Tag Archives: 2001

Sci-fi and ScarJo: A winning combo

I’ve been impressed with Scarlett Johansson’s choice of science fiction roles, namely her starring turns in 2013’s Under the Skin and 2014’s Lucy. Not only is Johansson good in two solid films, the movies and Johansson’s roles couldn’t be more different.

I’ve gone into detail about my adoration for Under the Skin elsewhere, so I won’t focus much on it. I will note that Under the Skin is quiet, allowing the action and acting to lead, moving at a deliberate pace. Between straightforward, largely quiet scenes are dark, murky, abstract moments, all eventually leading to one helluva mind-fuck ending. It’s not a commercial flick by any means, with the exception of its star being part of the biggest comic book movie series on the planet.

In Lucy, from writer-director Luc Besson (director of La Femme Nikita and Leon: The Professional, as well as the producer behind the Taken flicks), Johannson plays the title character, a young woman looking to have a little fun in the Far East until she gets in over her head, carrying drugs for hardcore gangster, Mr. Chang (Min-Sik Choi of Oldboy and Lady Vengeance), who has killed her boyfriend and is threatening to kill others near and dear to her. The drugs, implanted in her body, leak, and said chemicals push her mind and body through about 5,000 years of evolution in 24 hours.

My guess is the science in this science fiction may not be so solid, as Lucy goes from your average human using about 10 percent of her brain to a superhuman pushing 100 percent capacity. But Besson does what Besson does: He pushes the action, whether that means interspersing lectures by expert Professor Norman (Morgan Freeman) with shots from nature and the universe, or the attack by Chang’s men against French police that is a hail of lead tearing apart a hallway, or Lucy literally trying to hold herself together as the effects of the drug wear off during a plane ride (see the video above). In defense of the science component, as Lucy evolves from bubbly blonde to being of pure data and energy, I began to think of Arthur C. Clarke’s 2001 series. Only Lucy manages to do in a couple of days what evolution took (hundreds of) millions of years to do in Clarke’s imagining. I’m not saying it’s accurate or likely, but Lucy fleetingly dwells on similar ideas about evolution and immortality, in between car chases and gunshots.

Johansson excels in two dissimilar roles. In Under the Skin, she is a predator, silently stalking her prey, focused solely on the hunt, until that unfortunate moment when she realizes she is just as vulnerable as the men she consuming. From that point, she goes from offense to defense, searching for a place to hide in a world she is unfamiliar with. In Lucy, Johansson goes from a happy-go-lucky young woman to an entity that is solely concerned with devouring information and processing that data to find an answer that might not even exist.

Lucy and Under the Skin are an interesting mix, and my hope is Johansson continues to look for science fiction roles. She certainly seems to have a knack for picking them.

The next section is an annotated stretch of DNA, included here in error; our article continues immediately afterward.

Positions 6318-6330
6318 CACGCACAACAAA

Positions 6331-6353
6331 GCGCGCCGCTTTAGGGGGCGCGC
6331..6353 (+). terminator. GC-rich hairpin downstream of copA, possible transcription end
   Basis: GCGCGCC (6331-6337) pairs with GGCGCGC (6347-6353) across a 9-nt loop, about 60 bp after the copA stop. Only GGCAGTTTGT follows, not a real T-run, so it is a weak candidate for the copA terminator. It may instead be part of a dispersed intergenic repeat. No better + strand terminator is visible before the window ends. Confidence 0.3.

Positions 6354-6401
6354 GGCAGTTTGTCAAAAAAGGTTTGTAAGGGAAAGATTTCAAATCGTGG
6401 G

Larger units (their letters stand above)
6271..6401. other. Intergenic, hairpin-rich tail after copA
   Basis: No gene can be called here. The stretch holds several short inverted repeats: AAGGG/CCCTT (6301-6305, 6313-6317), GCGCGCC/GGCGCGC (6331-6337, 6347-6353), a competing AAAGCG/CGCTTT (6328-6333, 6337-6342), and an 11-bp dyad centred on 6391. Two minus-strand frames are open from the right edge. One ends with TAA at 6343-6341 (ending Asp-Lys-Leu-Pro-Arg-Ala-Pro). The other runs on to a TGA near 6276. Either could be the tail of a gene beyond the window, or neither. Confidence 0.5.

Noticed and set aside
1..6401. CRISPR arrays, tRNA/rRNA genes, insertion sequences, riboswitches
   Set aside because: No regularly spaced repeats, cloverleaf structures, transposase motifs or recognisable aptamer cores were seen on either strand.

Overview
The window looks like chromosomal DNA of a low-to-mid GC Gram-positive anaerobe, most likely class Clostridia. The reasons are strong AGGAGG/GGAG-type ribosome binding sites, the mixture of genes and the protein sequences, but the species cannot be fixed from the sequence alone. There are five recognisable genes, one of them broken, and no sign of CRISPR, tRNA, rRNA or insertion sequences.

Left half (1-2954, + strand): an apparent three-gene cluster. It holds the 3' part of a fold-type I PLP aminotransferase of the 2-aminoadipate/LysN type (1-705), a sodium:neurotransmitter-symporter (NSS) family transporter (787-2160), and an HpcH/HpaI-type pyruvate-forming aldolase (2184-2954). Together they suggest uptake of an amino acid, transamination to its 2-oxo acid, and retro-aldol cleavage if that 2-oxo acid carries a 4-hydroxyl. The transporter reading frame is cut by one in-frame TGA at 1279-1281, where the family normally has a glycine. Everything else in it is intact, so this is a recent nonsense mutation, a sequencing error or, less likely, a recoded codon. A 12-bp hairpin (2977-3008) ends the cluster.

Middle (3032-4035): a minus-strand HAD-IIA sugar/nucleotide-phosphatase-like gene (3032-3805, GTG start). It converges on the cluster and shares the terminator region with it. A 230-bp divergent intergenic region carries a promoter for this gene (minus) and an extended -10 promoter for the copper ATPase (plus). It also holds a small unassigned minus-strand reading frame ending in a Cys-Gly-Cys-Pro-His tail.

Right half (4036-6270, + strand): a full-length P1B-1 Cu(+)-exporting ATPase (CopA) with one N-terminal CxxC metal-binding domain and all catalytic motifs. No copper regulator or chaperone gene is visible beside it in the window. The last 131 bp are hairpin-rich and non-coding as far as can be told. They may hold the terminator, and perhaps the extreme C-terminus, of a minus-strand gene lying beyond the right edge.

Advertisements
Tagged , , , , , , , , , , , , , , , , , , , , , , ,

What to make of ‘WWW: Wake’

www-wake

The upside: The premise of WWW: Wake, the first of Robert Sawyer’s WWW trilogy, is ingenious. What happens when the Internet evolves and gains consciousness? This is about that inception, when that consciousness first emerges and how it comes to realize exactly what it is. This happens with the help of a blind teenager, Caitlin. Caitlin has a unique type of sightlessness, one that Dr. Kuroda, a Japanese researcher, believes he can cure. He does cure her (partially), although initially Caitlin can’t see the real world, just the virtual world. And this is how she discovers and nurtures the being that becomes known as Webmind.

It’s hard for me to explain the brilliance of what Sawyer does here. The evolution of the Webmind is subtle, realistic, creative. The teen Caitlin is one of those kids who comes off as mature for her age, a math geek with a quick wit, but someone who is also very much ruled by her hormones, pop music and the whims of her fellow teens. The relationship between Caitlin the mentor and Webmind the student never feels ridiculous or forced. This is probably the best virtual creation since Hal in 2001.

The downside: Let’s be clear: I haven’t read the entirety of the WWW trilogy, so my beefs here may be resolved over the course of the three books. But there are two other minor plot threads that dissolve as the book evolves. In one, a hacker tries to find his way out of a shutdown of any Internet connection between China and the outside world. In the other, an orangutan hybrid starts to show true artistic and creative ability never before seen in non-human primates.

Both play to the idea of the evolution of consciousness that is the main theme over the course of the story. But neither directly ties into the Caitlin-Webmind plot thread, and both just … end before the final third of the book, when everything is about our new friend in the Internet. Again, maybe these threads come together as the trilogy plays out, but it really cripples the first book, leaving me feeling as if I was cheated for paying attention to details that in no way matter to the story. Interesting side trips, but ultimately pointless.

Tagged , , , , , , , , ,